Friday, August 21, 2009

Three Cups of Tea

Late winter my patient C received a copy of "Three Cups of Tea" from a friend. C has brain cancer and was nonverbal at this point but still facially expressive. Her husband was reading her one book, a friend was reading another one, so I offered to read "Three Cups of Tea" to her, not knowing what it was about but recognizing the cover as a New York Times bestseller. Over the last several months I have read a chapter or two at a time to C, absolutely falling in love with the story of Greg Mortenson's life. Many events led to Mortenson discovering his unique calling, including a failed climb of K2. Since 1995, Mortenson has established over 90 schools in rural and often volatile regions of Pakistan and Afghanistan, where few education opportunities existed before. C and I are now about halfway through the book. A few weeks ago my coworker Kathleen asked me if I'd read the book and then let me know that Mortenson would be speaking at Loyola tonight. Were we ever excited! Somehow between all of his work building schools, Mortenson also feels it is important to lecture and raise awareness. The talk at Loyola was very inspiring. He gave an overview of his work in Afghanistan and Pakistan, as well as his personal background. What was most interesting to me was how his book has been used to educate our armed forces and congress members. While Mortenson stated that he tries to stay out of politics, he also made it clear that he believes we must focus our energy on education and that erasing illiteracy is the only way this war will end. I would highly recommend reading the book and hearing him speak if you get a chance.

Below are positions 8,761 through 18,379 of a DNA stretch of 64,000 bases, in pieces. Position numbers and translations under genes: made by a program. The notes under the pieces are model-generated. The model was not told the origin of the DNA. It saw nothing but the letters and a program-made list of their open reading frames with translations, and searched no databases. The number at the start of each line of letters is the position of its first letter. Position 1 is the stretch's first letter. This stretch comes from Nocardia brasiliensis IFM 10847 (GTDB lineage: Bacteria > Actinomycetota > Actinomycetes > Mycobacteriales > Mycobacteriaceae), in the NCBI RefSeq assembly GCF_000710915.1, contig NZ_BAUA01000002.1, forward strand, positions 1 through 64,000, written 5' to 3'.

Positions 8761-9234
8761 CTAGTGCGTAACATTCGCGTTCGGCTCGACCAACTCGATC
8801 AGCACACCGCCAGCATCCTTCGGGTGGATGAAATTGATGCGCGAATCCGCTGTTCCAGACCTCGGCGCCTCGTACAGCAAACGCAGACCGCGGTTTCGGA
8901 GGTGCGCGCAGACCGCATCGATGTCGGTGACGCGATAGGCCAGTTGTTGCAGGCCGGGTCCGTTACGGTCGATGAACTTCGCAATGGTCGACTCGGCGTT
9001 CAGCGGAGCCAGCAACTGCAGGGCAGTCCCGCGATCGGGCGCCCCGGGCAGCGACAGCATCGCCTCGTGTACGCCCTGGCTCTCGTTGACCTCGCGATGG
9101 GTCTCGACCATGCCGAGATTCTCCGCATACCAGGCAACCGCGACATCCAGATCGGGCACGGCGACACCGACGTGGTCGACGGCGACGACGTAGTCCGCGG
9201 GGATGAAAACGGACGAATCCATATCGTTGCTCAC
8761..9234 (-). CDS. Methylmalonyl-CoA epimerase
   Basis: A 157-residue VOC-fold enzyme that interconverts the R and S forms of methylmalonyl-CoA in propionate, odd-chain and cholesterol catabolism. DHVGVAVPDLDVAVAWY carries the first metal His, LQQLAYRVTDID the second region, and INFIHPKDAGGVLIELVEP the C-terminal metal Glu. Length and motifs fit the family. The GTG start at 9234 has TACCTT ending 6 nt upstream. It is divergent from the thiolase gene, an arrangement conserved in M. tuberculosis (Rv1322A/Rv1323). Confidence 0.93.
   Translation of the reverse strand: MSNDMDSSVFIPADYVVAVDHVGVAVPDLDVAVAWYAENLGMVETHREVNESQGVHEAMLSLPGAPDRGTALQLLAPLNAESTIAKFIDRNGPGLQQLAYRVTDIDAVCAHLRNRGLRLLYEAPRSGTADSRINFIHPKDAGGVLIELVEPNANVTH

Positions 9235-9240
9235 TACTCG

The true highlight was yet to come for me. After he was done speaking, there was a book signing. I feel like book signings can be awkward- you want to let the author know you appreciate them but you also don't want to hold up the line. Mortenson was very personable, shaking everyone's hands before signing their book. After he had shaken my hand, I let him know that I was reading the book to a patient and explained I was a hospice social worker. He stopped signing the book, looked at me, took my hand again and then thanked me for working in hospice. He was so sincere! He briefly mentioned his background as a trauma RN and also working in the burn unit, noting he had immense respect for people who work in hospice. He finished signing my book and then said he appreciated my work. A Nobel Peace prize nominee thanked me for my profession. An incredible, humbling moment. I cannot wait to tell C all about it!


Christian Sinclair, MD said...

Great story Leigh. I find book signings a bit awkward too. It was nice that he paused and complimented your work.

risaden said...

I love listening to a "read aloud" story, and can only imagine how much your patient appreciates you doing this with her. Quite a gift!